As Islamic Structures Are Targeted, Why Are Courts Ignoring the Places of Worship Act?

The recent spate of litigations being allowed by courts which seek to change the nature of religious structures fly squarely in the face of the provisions of the Places of Worship Act as well as various precedents.

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Last week, a Mathura court ruled that the suit seeking the removal of the Shahi Idgah mosque in the city on the grounds that it was built on the land of the ‘Krishna Janmabhoomi’ (the birthplace of Lord Krishna), is maintainable. 

The order was passed by district judge Rajeev Bharti, who overturned a civil court order dismissing the suit and observed that the suit will stand restored.

The revision petition was filed by Ranjana Agnihotri on behalf of Hindu deities Bhagwan Shrikrishna Virajman and Asthan Shri Krishna Janmbhoomi, challenging the last order that dismissed their suit.

The plaintiffs, in their suit, have claimed that a 13.37-acre plot of land, on which the mosque stands, belongs to the Katra Keshav Dev temple on the grounds that it was the birthplace of Lord Krishna.

On September 30, 2020, a civil court had dismissed the suit, citing the bar on admitting the case under the Places of Worship (Special Provisions) Act, 1991. This decision was appealed before the Mathura district court.

The appellants asserted that as devotees of Lord Krishna, they have a right to move the suit in view of their fundamental religious rights under Article 25 of the constitution.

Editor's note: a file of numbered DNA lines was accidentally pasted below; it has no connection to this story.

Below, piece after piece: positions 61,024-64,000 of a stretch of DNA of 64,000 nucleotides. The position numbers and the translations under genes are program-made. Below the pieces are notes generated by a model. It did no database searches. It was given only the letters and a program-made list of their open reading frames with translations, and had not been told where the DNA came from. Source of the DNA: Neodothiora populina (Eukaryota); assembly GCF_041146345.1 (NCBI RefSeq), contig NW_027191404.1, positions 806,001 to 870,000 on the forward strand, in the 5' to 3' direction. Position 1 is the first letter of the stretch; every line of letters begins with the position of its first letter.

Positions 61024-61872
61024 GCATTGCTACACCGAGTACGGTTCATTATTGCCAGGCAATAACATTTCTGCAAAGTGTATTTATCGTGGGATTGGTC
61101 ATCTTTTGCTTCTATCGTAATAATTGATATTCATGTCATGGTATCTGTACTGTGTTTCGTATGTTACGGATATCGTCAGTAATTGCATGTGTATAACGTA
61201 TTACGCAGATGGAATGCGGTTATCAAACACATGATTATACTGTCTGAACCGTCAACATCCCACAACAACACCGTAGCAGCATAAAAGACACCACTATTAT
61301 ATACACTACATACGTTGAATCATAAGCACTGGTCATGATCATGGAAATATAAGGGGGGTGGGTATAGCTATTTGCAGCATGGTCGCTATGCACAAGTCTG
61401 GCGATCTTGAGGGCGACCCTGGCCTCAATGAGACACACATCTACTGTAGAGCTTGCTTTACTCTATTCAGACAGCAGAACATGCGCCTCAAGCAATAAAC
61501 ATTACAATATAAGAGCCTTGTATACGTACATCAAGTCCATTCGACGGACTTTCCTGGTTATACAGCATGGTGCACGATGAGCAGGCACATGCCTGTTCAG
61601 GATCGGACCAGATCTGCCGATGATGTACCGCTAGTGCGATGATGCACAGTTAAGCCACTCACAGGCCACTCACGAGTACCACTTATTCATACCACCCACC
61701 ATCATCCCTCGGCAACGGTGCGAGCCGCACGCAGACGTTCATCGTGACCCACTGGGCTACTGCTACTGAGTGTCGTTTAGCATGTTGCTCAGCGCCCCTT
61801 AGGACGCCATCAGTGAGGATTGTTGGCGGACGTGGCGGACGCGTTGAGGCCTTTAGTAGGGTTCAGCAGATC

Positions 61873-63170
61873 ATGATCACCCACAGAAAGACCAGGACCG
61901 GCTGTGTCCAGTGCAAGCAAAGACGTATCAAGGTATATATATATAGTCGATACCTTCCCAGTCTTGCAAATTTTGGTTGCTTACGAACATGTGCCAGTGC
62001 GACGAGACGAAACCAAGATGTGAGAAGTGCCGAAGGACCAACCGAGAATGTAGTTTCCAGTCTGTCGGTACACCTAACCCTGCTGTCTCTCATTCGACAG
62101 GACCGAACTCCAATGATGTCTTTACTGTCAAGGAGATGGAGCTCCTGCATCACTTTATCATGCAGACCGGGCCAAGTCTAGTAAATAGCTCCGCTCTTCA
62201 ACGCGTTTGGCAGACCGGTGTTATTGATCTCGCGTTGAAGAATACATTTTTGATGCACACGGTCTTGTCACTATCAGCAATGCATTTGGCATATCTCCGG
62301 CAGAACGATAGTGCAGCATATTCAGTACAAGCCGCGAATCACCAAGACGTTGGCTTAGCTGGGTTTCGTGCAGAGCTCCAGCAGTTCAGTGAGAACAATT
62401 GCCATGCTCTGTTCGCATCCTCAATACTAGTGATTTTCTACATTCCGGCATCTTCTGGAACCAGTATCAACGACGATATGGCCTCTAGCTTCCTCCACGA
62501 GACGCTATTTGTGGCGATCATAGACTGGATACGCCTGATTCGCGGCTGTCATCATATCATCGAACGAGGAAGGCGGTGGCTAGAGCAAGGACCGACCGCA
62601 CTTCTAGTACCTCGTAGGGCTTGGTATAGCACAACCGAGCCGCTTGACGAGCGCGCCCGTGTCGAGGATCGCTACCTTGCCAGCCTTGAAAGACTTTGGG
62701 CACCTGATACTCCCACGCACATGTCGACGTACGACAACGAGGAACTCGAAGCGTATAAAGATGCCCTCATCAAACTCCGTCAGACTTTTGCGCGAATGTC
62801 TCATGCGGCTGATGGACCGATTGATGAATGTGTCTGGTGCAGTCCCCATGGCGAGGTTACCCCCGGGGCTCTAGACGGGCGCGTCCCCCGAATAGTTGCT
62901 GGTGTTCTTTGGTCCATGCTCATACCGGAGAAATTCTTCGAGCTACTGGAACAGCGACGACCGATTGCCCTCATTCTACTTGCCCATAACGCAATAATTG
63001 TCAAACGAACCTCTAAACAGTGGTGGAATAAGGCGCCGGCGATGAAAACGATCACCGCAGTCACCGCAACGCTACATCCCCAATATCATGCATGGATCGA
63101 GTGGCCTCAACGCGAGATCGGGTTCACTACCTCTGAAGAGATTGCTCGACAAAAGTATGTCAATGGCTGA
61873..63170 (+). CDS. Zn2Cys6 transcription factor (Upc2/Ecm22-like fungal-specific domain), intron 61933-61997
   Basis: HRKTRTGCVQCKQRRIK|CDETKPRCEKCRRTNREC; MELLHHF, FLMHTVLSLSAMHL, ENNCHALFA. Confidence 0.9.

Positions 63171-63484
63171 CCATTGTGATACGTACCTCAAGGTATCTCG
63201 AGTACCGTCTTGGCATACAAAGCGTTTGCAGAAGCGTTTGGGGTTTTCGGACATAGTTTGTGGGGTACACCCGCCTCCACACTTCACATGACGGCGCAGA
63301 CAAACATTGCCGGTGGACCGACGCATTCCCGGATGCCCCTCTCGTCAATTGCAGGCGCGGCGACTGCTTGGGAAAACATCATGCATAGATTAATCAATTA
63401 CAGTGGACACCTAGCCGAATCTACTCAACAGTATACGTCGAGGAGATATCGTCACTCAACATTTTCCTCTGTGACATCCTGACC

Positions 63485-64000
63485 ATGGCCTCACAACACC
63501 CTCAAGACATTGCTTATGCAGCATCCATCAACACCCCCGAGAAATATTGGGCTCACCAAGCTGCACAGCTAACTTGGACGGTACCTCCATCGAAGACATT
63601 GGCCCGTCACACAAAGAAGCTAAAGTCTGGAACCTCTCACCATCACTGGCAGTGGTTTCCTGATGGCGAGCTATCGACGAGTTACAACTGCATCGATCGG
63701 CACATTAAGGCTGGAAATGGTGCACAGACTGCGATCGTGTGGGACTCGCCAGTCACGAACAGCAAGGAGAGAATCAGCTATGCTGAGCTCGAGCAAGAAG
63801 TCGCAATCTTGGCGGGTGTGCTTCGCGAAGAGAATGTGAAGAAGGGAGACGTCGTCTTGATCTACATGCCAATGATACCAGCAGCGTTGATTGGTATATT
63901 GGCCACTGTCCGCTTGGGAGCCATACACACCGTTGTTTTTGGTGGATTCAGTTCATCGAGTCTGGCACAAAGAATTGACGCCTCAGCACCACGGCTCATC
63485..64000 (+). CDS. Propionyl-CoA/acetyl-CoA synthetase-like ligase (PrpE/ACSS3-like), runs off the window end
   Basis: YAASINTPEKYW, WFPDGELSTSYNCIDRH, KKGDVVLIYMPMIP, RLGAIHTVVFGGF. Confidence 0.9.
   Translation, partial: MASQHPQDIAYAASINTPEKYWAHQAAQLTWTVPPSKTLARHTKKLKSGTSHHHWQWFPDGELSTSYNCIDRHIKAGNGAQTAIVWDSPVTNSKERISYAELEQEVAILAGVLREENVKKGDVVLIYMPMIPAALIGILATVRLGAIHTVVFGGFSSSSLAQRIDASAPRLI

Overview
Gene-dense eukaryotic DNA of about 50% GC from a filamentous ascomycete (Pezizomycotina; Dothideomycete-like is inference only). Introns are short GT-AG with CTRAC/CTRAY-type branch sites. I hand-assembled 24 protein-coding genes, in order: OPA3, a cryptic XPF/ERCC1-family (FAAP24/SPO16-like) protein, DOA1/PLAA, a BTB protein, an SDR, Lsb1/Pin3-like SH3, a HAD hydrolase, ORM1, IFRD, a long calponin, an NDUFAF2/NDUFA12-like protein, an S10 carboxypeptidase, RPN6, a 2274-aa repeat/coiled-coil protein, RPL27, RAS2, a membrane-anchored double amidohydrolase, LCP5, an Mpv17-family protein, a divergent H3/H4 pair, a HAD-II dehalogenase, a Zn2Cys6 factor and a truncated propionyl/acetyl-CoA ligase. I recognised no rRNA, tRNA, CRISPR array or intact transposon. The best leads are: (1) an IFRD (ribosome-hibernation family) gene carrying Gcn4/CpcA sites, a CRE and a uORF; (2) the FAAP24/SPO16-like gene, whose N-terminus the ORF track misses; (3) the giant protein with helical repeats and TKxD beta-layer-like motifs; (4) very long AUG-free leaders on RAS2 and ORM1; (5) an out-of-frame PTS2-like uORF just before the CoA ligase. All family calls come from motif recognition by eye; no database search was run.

The lower court had rejected the suit on the grounds that if this suit is registered, a large number of worshippers will come to the court. The appeal, on the other hand, contended that a suit cannot be rejected on the ground that several others may also approach the court.

After the 2019 Babri Masjid-Ram Janmbhoomi verdict, the country has seen a spurt in the number of cases filed against Islamic structures which claim that these structures were built by Mughal emperors by demolishing Hindu temples. At present, we have the following litigations pertaining Hindu and Muslim places of worship: 

1. Hindu Mahasabha plea on Shahi Idgah mosque

Recently, the Hindu Mahasabha filed a plea before a civil court in Mathura seeking the ‘purification’ of the Shahi Idgah mosque. Dinesh Sharma, treasurer of the right-wing Hindu outfit has claimed in the plea that the mosque was built on the sanctum sanctorum of Shri Krishna Janmabhoomi and has sought permission from the court to perform ‘Abhishek’ (purification) and worship Lord Krishna at the site.

Also read: The Ayodhya Verdict is Based on a Strange Feat of Logic

2. The ongoing Gyanvapi mosque case

This plea has come close on the heels of the Gyanvyapi mosque litigation. The Supreme Court last week transferred the matter to the Varanasi district judge, citing the “complexity” and “sensitivity” of the civil suit.